Quotas for women on boards

From The Guardian\’s comments section, of course:

It\’s also difficult to show that the females made the companies more profitable.

Not so much actually.

http://www.theglasshammer.com/news/2010/03/11/is-norway-working-the-case-for-women-on-boards/

Dittmar and Ahern’s study found that when a board had a 10% increase in the number of women, the value of the company dropped. The bigger the change to the structure of the board, the bigger the fall in returns.

An excellent result, don\’t you think?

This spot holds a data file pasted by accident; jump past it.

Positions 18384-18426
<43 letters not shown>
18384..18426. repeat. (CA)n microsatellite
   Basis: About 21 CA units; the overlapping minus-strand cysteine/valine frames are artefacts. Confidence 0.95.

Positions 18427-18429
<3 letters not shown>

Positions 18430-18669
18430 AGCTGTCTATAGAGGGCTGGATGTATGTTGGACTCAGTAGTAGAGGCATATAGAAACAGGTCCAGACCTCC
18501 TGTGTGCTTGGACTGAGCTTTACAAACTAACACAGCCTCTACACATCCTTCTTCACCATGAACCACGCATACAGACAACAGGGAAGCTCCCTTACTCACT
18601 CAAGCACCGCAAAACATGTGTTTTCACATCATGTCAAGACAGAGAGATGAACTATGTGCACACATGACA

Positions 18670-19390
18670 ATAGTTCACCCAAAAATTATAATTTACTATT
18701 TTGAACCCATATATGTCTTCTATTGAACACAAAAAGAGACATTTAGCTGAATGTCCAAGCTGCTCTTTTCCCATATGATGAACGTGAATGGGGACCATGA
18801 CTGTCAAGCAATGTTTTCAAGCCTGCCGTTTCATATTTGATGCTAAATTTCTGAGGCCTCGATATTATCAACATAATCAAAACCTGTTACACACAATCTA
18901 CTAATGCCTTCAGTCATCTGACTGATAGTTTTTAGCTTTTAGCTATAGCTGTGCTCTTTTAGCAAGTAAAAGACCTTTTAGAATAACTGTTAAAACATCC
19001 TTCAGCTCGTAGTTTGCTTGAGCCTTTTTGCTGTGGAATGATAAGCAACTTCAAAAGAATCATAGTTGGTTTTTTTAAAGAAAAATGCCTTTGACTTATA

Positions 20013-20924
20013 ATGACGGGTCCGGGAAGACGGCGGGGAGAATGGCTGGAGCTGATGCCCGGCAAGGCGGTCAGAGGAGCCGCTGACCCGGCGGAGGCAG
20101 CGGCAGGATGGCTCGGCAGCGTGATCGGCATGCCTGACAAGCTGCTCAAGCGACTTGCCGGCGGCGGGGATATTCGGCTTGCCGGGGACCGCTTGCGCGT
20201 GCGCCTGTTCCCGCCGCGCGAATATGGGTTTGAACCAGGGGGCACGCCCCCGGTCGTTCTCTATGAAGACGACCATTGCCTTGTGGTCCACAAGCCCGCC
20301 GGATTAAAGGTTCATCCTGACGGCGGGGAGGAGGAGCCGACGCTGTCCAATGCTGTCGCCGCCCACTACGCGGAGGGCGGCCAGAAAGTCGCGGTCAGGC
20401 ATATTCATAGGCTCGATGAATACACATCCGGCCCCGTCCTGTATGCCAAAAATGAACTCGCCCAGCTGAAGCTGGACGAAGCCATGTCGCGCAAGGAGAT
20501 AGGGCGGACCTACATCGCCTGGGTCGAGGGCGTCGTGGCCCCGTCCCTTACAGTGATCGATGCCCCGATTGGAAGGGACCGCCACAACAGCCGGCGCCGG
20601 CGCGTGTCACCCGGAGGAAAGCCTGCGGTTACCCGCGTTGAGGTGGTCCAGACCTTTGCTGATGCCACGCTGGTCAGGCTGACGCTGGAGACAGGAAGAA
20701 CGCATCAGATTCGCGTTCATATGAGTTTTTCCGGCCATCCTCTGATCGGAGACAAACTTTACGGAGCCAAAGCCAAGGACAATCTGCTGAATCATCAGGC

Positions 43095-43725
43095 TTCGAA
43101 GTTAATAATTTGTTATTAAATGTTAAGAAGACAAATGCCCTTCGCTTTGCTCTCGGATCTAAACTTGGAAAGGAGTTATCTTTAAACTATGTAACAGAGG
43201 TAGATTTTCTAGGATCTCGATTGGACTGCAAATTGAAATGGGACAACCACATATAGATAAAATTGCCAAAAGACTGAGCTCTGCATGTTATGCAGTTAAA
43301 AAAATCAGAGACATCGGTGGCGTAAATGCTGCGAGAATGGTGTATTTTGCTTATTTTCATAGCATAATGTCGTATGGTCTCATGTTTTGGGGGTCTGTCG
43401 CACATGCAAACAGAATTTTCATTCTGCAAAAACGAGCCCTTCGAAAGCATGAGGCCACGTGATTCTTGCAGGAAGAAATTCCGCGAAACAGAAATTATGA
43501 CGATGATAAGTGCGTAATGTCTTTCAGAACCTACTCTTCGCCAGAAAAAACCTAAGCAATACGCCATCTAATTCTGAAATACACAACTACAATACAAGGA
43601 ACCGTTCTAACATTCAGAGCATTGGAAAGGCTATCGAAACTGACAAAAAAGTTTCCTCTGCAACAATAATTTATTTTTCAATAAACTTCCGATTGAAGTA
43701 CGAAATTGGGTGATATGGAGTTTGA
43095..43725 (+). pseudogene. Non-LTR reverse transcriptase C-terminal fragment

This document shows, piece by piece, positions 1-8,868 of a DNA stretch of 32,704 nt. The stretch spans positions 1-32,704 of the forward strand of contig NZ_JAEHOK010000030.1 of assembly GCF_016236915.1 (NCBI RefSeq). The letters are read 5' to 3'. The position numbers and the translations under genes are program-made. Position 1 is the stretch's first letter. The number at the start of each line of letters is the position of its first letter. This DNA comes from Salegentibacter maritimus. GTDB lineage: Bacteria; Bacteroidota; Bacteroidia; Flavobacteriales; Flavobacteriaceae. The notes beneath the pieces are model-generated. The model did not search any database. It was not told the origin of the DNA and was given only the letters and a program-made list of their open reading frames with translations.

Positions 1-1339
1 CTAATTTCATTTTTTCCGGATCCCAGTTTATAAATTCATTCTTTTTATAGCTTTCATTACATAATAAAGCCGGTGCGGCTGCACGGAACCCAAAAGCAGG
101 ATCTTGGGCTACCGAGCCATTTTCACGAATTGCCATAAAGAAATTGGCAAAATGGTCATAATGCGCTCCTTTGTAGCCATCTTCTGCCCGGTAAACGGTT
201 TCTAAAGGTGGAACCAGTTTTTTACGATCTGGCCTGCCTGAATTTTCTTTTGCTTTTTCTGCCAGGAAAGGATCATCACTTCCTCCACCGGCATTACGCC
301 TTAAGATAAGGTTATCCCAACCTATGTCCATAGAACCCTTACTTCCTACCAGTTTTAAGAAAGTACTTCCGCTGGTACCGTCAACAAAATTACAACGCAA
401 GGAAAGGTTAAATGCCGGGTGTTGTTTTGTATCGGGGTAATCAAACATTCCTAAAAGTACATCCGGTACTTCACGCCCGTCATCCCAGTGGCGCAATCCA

2 comments on “Quotas for women on boards

  1. Not to mention the Sardine woman or Nicola Cocoa.

    Anway. Serious point:

    Surely the results did not fall because the appointees were women, so much as because the appointments were not made on merit? They were not the best people for the job, they were just the best females. So the overall ability of the board was less than it might have been, so business wasn’t so good.

    You’d get the same result by insisting on a quota of disabled people or of different races, or of different religions or… ooooh I must stop giving them ideas mustn’t I.

    Simples.

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